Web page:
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# ClockPro and CDCE925

Other Parts Discussed in Thread: CLOCKPRO, CDCE925

What support documentation can you provide to enable the creation of an embedded "home grown" version of an application that works like ClockPro to enable a system to reconfigure the CDCE925 on the fly?  This is for application in a software defined acquisition system.

Information specifically on the following would be very helpful:

-  an explanation of the algorithm for determining the optimal P, Q, R, etc

- any discussion on the optimization strategy used in the ClockPro

• Hi,

Please refer to the PLL book (http://www.ti.com/tool/pll_book) on how ClockPro optimizes Loop Filter components depending on closed and open loop criteria. The book goes into details about the trade offs and advantages several design techniques used to optimize Loop Filters as well as divider settings.

Gabe

• Gabe; Thanks for the link to the pll book. This is interesting, but very academic information, and it doesn't really help generate the CDCE925 parameters specifically. The primary issue I have is that the 925 data sheet (page 21) states that the fout of the device can be calculated by fin/pdiv * N/M. Unfortunately this equation is only true for integer N values, not fractional ones. I'm sure that the P, Q, and R values will affect this calculation, but they seem to be ignored. If N is alternating between 2 values to achieve fractional division, how do we know what those values are, and how/when they are applied? And most importantly, how do we calculate P, Q, R to apply the theory?

Thanks

• Hi Scott,

I'm working on getting this information for you. Once I have the information you need, I'll follow up with you.

Thanks!

Gabe

• Hello Scott,

the CDCE9xx is a fractional n PLL, but it does not use N internally. N gets translated to Q and R, where R controls the fractional logic.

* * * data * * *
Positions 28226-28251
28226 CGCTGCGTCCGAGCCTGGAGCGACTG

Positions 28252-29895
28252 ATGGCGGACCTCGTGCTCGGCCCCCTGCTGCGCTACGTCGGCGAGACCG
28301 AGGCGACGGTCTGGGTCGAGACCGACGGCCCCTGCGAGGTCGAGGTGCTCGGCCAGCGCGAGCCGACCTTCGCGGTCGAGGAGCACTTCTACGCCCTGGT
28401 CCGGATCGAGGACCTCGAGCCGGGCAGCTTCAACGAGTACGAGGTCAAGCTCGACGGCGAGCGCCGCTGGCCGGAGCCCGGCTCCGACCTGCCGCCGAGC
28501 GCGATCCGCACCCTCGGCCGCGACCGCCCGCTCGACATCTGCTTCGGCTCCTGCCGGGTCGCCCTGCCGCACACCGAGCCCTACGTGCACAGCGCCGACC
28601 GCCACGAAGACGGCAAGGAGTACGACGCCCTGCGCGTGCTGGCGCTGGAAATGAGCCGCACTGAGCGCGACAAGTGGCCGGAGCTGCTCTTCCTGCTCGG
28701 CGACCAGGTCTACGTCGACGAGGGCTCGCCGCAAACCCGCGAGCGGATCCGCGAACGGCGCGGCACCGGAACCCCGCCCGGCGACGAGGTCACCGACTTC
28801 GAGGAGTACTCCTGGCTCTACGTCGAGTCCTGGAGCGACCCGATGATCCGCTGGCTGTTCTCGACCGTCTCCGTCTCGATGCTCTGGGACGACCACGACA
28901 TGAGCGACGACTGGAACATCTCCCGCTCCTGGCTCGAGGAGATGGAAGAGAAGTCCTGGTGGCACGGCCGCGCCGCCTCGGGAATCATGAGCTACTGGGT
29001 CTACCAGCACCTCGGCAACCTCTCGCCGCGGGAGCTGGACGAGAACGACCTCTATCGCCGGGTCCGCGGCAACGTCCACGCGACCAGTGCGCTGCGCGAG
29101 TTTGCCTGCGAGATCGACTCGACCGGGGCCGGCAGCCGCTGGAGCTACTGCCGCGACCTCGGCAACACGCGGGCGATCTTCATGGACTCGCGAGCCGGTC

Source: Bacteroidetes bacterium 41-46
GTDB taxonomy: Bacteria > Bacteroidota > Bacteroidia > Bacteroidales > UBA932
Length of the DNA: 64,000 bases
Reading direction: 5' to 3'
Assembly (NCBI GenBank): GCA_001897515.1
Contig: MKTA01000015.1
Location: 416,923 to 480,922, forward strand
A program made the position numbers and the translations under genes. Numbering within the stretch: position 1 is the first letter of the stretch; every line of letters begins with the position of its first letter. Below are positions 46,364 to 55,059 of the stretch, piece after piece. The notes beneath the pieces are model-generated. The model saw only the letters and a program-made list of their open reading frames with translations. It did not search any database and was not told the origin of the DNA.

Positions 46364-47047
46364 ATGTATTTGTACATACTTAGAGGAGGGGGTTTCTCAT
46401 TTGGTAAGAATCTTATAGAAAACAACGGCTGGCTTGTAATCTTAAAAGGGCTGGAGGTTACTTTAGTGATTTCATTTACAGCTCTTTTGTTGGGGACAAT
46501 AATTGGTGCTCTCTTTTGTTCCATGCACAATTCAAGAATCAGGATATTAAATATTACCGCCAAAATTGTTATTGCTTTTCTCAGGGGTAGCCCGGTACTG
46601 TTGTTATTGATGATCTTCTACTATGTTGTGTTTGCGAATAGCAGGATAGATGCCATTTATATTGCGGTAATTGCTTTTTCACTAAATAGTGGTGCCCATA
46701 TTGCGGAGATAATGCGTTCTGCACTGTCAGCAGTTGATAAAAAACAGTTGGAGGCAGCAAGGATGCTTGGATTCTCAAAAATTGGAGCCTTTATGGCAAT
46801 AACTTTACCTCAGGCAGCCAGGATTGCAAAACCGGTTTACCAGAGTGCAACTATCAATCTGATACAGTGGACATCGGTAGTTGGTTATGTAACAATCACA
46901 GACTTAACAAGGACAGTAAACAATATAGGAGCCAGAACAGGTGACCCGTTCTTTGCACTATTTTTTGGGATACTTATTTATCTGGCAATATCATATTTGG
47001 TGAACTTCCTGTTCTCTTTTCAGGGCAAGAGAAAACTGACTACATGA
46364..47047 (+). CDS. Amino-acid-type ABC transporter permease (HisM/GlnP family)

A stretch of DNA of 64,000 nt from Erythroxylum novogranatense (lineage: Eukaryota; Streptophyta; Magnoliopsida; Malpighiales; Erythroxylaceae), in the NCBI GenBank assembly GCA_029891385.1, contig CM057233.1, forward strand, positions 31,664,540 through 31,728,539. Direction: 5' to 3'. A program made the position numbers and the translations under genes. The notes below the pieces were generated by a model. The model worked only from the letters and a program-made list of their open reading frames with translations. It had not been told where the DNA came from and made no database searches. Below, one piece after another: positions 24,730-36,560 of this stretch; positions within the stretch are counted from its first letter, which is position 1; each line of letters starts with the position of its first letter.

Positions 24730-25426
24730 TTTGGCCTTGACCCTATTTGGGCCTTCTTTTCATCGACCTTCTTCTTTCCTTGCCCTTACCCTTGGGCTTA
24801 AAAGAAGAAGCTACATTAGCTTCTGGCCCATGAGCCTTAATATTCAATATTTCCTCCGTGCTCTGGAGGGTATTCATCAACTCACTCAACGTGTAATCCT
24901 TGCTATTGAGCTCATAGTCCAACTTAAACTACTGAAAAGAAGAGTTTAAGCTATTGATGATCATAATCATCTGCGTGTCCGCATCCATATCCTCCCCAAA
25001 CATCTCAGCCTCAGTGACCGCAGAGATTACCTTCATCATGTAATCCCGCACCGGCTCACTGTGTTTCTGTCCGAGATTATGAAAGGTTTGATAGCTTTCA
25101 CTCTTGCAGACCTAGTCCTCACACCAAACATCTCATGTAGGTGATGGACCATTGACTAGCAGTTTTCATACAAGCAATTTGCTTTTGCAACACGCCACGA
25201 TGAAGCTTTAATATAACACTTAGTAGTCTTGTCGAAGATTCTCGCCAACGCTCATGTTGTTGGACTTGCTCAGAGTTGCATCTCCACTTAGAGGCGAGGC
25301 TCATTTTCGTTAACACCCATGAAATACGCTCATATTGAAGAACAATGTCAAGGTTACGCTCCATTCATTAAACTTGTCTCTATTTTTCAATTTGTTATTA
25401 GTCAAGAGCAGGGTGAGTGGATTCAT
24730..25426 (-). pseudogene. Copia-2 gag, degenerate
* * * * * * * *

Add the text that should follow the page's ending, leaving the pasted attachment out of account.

if you start with selecting your output frequency you should use this formula: Fout = Fin *N/M. N and M are integer values.

P,Q,R can be calculated like this:

P=4-int(log2(N/M));

N'=N*(2^P);

Q=int(N'/M);

R=N'-Q*M;

The calculation can be found also in the datasheet at the very last pages. E.g http://www.ti.com/lit/ds/symlink/cdce913.pdf    at page 18

The CDCE9xx family has a fixed loop filter and cannot be changed.

In order to get the best performance N and M values should be maximized. So, if you have 25MHz input and a 200MHz VCO frequency, you should select N=4088 and M=511 instead of N=8 and M=1.

N,P,Q,R needs to get written into the registers to get the right configuration. Therefore they need to be always calculated. The PLL will be in fractional mode, if R is not equal to 0.

best regards,

Julian

• Thanks Julian, this is excellent information. What I need to know now, is once N, P, Q, and R have been calculated and programmed, what will the output frequency be? Clearly, it's not exactly Fin/pDiv * N/M because R will modify things slightly. I need a way to predict the output frequency EXACTLY, based on the values of N, P, Q, and R. Our application needs to be able to program the frequency with very high precision (certainly less than 1ppm error, preferably less than 100ppb). Because of this one of the first things I need to do is verify that the algorithm I've coded to calculate the programming parameters is correct. I do this by passing a target value to the algorithm, then compare the result I get back against the target. If I just use Fout = Fin/pDiv * N/M I routinely get errors above 200ppm, which is unacceptable. Based on the CDCE925 data sheet I expect the precision of the clock to be much higher than this, and I suspect that the problem with my algorithm verification method is that my formula for Fout is integer only, not fractional. In short, why is R not included in the Fout calculation? What is the proper formula to calculate Fout? Thanks again.